Beginning Weight Training Part5

by Lyle McDonald

Ok, here it is. The final (?) part of my series on beginning weight
training. In this section, I will try to bring everything together by
discussing exercise selection, order, and how to design a workout.

Generally speaking, the best exercises for beginners are those
that work large muscle groups across multiple joints. Examples
of this are bench presses and leg presses. Generally, isolation
or single joint exercises like Pec Deck flyes are best saved for
more advanced routines. I am aware of the theory of basing
your workout on large muscle, whole body exercises such as
squats and deadlifts. However, these are technically difficult
lifts and I am hesitant to recommend them to the complete
novice. So, good exercises by muscle group are:

Thighs: Leg presses, Lunges, Leg extensions
Hamstrings: Leg curls
Gluteals: Leg presses, Lunges
Calves: Calf raise
Chest: Bench press, Incline bench press
Back: Low row, Lat pulldown
Shoulders: Military press
Biceps: Bicep Curl
Triceps: Tricep Pushdown
Abs: Crunch, Reverse Crunch
Low Back: Back extensions

Also, remember from my last post, that my recommendations are
to use machines for all exercises except biceps and triceps. (Well,
technically, tricep pushdowns are on a machine, but it is not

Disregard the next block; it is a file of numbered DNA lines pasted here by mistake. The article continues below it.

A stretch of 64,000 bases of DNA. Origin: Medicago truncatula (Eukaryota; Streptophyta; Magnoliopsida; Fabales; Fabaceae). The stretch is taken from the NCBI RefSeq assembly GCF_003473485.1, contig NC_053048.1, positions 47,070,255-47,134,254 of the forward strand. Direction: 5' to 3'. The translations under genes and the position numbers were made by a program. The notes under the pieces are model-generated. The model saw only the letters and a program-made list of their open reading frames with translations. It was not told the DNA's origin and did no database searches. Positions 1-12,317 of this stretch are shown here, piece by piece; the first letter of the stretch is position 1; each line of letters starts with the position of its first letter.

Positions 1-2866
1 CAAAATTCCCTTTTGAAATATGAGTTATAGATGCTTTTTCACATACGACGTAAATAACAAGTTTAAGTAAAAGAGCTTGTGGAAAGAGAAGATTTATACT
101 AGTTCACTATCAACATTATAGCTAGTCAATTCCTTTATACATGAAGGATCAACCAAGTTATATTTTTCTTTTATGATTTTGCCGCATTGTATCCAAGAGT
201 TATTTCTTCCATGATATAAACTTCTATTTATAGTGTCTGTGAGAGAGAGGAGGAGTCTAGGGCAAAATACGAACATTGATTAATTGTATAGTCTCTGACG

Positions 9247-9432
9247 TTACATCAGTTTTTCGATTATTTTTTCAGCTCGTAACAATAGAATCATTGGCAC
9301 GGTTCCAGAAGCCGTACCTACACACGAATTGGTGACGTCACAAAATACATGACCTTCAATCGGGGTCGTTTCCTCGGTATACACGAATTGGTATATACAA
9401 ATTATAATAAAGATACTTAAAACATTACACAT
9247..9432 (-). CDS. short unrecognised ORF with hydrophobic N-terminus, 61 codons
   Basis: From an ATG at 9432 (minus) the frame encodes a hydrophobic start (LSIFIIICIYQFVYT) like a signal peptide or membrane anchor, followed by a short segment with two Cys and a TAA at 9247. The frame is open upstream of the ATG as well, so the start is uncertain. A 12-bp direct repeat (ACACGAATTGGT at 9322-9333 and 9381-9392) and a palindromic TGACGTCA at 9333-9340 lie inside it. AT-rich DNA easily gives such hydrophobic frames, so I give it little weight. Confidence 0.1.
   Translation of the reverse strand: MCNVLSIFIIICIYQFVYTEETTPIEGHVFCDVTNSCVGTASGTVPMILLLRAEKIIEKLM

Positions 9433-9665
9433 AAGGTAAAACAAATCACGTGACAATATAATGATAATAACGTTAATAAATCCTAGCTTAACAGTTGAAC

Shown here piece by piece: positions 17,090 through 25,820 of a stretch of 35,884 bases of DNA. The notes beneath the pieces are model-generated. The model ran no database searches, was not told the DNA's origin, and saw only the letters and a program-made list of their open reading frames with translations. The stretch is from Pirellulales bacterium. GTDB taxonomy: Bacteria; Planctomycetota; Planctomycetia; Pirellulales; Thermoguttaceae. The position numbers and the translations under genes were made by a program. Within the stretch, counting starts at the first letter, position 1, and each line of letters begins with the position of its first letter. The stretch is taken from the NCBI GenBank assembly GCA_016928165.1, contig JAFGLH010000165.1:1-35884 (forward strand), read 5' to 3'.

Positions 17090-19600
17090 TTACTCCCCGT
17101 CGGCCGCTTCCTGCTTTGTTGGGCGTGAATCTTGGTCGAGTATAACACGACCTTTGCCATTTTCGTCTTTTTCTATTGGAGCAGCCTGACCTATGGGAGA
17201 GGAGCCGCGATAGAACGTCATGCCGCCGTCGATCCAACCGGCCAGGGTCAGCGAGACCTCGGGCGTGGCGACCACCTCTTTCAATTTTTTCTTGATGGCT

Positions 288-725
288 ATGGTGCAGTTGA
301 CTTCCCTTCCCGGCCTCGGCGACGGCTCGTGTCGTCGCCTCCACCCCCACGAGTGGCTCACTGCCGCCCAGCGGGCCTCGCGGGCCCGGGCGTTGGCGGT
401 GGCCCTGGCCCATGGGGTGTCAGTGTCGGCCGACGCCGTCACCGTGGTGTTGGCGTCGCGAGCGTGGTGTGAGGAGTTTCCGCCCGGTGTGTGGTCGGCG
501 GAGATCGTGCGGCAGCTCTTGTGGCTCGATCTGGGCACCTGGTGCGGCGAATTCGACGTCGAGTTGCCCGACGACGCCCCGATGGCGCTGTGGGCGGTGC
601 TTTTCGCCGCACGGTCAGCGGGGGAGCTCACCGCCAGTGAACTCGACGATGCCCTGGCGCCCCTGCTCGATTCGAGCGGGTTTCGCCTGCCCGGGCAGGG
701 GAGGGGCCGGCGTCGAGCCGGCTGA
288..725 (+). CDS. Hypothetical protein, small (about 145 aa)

on a specific tricep machine). Also, I don't personally believe in using
machines for abdominals either. First and foremost, using weight
will tend to make your muscles get larger and few people really
want a thickly muscled waist. Also, most of the machines I've
seen don't even work the abs, they work the hip flexors. I will be
putting up a complete article on ab training and anatomy soon
addressing these points and others. Generally, one exercise per
bodypart is sufficient in the beginning. If desired, you can do
a different exercise on different days for variety. This also
allows you to learn a variety of movements and hit the muscles
from different angles.

In terms of ordering, in the beginning, it is generally best to move
from largest muscle group to smallest. So, the general order is
Legs, Chest, Back, Shoulders, Biceps, Triceps, Abs. Note that I
listed these bodyparts in alternating push-pull order. By push and
pull I mean this. Chest, shoulders, and triceps involve pushing type
motions for the most part. Back and biceps are considered pulling
movements. My rationale for alternating them is this. When you are
working chest, you are also working shoulders and triceps. My personal
preference is to insert a pulling movement (i.e. back) before working
shoulders. This allows the shoulders time to recover so that more
weight can be used with them. Incidentally, this is also the rationale
for moving from larger muscles to smaller. If you were to work
shoulders before chest, your chest workout would suffer because
your shoulders were already tired. But when you work chest
before shoulders, you pre-exhaust the shoulders so that they don't
require as much work to be fully stimulated. Since this is getting
too long, I will finish up in the next post by putting all of it
together and designing an example workout. Mail to lyle…@delphi.com.

Lyle

source: misc.fitness newsgroup, 5 Dec 93.

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